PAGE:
Most people have heard of cortisone injections to relieve discomfort from injuries or areas of damage including shoulder and knee arthritis, tennis elbow, bursitis but might not understand how they work or if they are a candidate.
How Do Cortisone Injections Work?
The cortisone in the injection is a type of steroid that works by reducing inflammation in the affected area. Many people think cortisone is a pain reliever, which isn’t the case. Pain relief comes as a result of the inflammation diminishing.
The medication is not injected into the blood stream, but rather directly into damaged joint or bone area. Even after injected it does not travel to the blood stream, but stays concentrated at the injection site.
How Many Injections Can I Get In a Year?
While there isn’t an exact number, and it really depends on the location that the injection is being given as well as the diagnosis.
For example, for tennis elbow, shoulder bursitis or tendonitis no more than 1 or 2 injections should be given; additional ones could cause more damage to the tendons. The injections for these conditions are expected to “fix” the problem. If the injections are not working than there could be some small tears that need to be addressed.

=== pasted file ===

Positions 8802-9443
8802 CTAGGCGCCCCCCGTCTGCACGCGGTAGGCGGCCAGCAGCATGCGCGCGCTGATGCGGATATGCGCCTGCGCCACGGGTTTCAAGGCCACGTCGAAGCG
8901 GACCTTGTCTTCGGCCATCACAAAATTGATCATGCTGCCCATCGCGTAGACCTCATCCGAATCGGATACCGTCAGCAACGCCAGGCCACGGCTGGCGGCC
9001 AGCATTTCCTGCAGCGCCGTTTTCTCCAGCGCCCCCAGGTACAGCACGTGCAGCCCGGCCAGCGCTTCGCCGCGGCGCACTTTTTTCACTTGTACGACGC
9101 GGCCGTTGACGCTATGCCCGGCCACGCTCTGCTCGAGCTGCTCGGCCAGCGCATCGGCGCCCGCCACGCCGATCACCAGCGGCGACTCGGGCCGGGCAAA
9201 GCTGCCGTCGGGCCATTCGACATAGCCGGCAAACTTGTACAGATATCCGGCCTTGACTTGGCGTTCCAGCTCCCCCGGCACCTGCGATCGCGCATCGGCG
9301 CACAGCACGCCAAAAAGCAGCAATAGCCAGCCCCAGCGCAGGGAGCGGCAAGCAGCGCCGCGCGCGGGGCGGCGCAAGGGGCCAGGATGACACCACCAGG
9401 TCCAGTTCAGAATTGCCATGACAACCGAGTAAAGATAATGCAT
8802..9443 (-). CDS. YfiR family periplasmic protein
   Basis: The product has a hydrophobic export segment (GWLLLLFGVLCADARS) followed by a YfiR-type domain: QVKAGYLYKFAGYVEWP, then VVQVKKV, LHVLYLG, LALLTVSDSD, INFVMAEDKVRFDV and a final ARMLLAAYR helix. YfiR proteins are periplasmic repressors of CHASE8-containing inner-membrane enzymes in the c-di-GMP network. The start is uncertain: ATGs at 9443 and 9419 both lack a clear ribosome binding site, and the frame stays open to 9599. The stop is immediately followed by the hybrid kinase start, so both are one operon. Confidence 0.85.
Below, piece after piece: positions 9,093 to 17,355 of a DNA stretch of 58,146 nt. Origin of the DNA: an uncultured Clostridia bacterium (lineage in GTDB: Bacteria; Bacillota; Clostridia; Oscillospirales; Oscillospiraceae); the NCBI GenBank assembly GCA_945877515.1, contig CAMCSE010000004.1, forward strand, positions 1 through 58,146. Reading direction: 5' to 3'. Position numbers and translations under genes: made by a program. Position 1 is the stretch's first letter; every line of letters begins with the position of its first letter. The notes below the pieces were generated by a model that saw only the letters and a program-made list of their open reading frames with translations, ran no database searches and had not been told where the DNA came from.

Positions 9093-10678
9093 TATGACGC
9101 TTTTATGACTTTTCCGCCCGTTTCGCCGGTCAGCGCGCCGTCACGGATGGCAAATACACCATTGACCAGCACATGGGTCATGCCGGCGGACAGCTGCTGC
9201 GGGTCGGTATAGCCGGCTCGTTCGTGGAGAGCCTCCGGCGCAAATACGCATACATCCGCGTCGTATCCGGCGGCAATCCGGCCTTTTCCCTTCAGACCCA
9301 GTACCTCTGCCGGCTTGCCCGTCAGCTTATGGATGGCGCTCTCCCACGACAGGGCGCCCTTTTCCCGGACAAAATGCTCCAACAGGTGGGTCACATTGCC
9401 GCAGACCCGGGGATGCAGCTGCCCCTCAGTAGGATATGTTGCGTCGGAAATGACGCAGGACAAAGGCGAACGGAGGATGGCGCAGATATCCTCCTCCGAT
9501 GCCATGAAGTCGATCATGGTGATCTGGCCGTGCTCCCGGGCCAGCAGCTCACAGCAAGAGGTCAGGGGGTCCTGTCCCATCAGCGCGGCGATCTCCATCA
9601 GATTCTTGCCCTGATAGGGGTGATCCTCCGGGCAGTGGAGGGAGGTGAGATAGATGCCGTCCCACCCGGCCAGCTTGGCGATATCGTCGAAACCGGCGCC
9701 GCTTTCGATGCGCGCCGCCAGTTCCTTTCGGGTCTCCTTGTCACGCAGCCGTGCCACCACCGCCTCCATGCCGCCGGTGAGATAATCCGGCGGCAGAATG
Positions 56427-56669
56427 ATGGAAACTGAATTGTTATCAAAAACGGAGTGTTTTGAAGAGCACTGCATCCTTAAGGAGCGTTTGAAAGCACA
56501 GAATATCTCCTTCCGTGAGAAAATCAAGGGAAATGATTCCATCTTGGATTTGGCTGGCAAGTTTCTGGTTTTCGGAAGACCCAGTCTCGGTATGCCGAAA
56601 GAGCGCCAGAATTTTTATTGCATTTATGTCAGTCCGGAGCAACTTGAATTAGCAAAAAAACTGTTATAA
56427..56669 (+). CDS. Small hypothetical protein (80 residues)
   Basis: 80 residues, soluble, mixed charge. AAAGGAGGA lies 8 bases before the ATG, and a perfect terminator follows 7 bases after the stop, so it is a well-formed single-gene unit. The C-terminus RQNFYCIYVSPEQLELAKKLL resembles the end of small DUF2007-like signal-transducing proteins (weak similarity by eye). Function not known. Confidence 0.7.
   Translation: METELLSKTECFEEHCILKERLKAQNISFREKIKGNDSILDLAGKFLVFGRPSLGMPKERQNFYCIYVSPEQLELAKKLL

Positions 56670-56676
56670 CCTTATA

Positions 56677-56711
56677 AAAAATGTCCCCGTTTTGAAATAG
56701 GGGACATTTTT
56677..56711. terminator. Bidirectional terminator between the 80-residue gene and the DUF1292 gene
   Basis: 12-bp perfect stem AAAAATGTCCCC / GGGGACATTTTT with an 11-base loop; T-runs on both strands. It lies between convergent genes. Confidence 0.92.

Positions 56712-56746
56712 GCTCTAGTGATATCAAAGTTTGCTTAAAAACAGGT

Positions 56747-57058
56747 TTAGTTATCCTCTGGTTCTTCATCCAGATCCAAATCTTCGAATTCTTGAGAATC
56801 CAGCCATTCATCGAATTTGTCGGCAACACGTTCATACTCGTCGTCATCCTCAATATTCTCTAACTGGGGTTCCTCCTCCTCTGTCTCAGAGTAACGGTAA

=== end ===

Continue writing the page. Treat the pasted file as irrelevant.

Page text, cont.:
For knee arthritis, injections can be given 3-4 times per year but over many years can cause additional deterioration. Therefore this frequency is not recommended in younger individuals. These injections will NOT “fix” the arthritis but simply help relieve the pain and swelling.
Do Cortisone Injections Hurt?
While getting a cortisone shot isn’t any more painful than receiving a flu shot, there is some discomfort.
Having the shot administered by an orthopedic surgeon, like Dr. Goradia, can alleviate some discomfort, as they know exactly where to place the needle and have more experience.
If you are in pain most of the time and it is impacting your daily life, cortisone injections might be a good non-surgical treatment option for you. Contact our office or click to make an appointment with Dr. Goradia who can evaluate your condition and provide the best treatment options for you.